We interview two chefs, Dale Conoscenti and Leah Pryor, about how to take all the food appreciation skills we've covered in the last episodes, and apply them to shaping what goes on our dinner plates.
This episode mentions the 'sounds of water pouring' experiment, which NPR reported on in 2014, and then sound engineers got geeky about deconstructing. A more famous experiment is the effect of sound on how we perceive chips as stale or fresh. . . less interesting audio for a podcast since that experiment focused on not hearing the crunch. The impact of sound on food design is not a fleeting concern. For example, this article from Atlas Obscura describes efforts to make airplane food taste "right" with the loud background noise of the jet engines.
In this episode I also note that we're skipping over a lot of information on scaling up flavor for commercial applications. For example, ice cream inclusions don't need to only work at 10-degrees Farenheit, they also have to withstand processing at -20-degrees because to get them to combine with the ice cream both the ice cream base and the inclusions need to be the same temperature and the ice cream is processed at -20. If you want an amusing account of going from home kitchen experiment to commercial food production, Dan Pashman from The Sporkful has you covered with his Mission ImPASTAble series.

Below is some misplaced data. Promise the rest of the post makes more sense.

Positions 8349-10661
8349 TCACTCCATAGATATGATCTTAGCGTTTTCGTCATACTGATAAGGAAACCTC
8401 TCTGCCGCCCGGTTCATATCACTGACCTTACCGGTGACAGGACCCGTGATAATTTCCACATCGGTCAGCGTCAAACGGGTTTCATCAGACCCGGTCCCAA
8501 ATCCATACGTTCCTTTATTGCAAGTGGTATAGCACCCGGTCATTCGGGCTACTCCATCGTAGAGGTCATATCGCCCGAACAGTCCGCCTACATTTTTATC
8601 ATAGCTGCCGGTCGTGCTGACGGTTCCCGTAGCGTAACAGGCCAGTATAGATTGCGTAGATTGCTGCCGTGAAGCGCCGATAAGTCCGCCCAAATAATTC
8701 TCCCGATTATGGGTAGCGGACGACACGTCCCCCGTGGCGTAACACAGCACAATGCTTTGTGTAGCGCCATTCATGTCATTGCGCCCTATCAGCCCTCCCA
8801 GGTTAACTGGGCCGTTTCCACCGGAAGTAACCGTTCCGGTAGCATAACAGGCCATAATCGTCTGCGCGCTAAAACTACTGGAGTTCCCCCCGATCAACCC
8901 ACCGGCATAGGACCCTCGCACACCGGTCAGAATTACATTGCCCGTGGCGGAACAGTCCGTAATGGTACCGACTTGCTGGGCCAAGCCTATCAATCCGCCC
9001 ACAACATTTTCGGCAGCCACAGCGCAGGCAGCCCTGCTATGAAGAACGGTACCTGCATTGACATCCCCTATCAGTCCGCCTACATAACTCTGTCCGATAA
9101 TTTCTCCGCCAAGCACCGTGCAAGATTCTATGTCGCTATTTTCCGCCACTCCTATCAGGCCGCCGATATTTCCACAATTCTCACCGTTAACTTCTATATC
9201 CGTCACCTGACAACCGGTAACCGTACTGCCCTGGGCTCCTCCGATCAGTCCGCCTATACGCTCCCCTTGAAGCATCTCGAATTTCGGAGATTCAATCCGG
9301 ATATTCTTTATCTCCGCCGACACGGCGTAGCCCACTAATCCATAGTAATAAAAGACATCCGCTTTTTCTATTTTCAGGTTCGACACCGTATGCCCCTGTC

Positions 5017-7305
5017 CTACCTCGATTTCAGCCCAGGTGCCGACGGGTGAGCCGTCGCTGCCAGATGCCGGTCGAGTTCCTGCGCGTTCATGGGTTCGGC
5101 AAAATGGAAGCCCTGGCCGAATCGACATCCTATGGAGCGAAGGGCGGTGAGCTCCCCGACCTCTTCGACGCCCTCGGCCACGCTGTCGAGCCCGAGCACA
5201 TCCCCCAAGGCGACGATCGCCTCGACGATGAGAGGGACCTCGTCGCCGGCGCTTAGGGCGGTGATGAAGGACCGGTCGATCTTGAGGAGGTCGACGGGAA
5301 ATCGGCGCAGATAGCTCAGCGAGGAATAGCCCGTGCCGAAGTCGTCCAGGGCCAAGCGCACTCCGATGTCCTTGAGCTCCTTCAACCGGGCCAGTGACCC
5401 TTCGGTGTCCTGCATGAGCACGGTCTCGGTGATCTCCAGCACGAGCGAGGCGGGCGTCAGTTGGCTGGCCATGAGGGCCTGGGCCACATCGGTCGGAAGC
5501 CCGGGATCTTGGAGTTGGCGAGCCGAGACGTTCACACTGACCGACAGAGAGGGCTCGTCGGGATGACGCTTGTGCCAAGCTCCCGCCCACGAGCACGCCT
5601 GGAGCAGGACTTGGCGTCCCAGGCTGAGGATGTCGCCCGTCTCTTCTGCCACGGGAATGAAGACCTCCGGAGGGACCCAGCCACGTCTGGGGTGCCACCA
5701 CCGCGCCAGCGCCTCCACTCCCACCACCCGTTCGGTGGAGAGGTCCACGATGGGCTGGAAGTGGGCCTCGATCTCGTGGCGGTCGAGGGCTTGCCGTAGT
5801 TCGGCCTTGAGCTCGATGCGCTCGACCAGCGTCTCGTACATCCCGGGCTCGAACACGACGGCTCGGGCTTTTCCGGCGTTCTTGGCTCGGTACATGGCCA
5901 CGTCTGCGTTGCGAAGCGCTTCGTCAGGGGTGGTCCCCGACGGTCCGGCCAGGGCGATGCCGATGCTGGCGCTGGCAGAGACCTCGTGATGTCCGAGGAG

If you want to learn more about the Comprehensive Pain Program that Leah discusses, check out this link to the program - including its own short podcast episode "Can Food Fight Pain?".
Full season archive here. This podcast is part of the Food Access in Health Care program at Bi-State Primary Care Association.
This season of Policy in Plainer English is supported by the Health Resources and Services Administration (HRSA) of the U.S. Department of Health and Human Services (HHS) as part of an award totaling $189,892.00 with 0 percentage financed with non governmental sources. The contents are those of the author(s) and do not necessarily represent the official views of, nor an endorsement, by HRSA, HHS or the U.S. Government.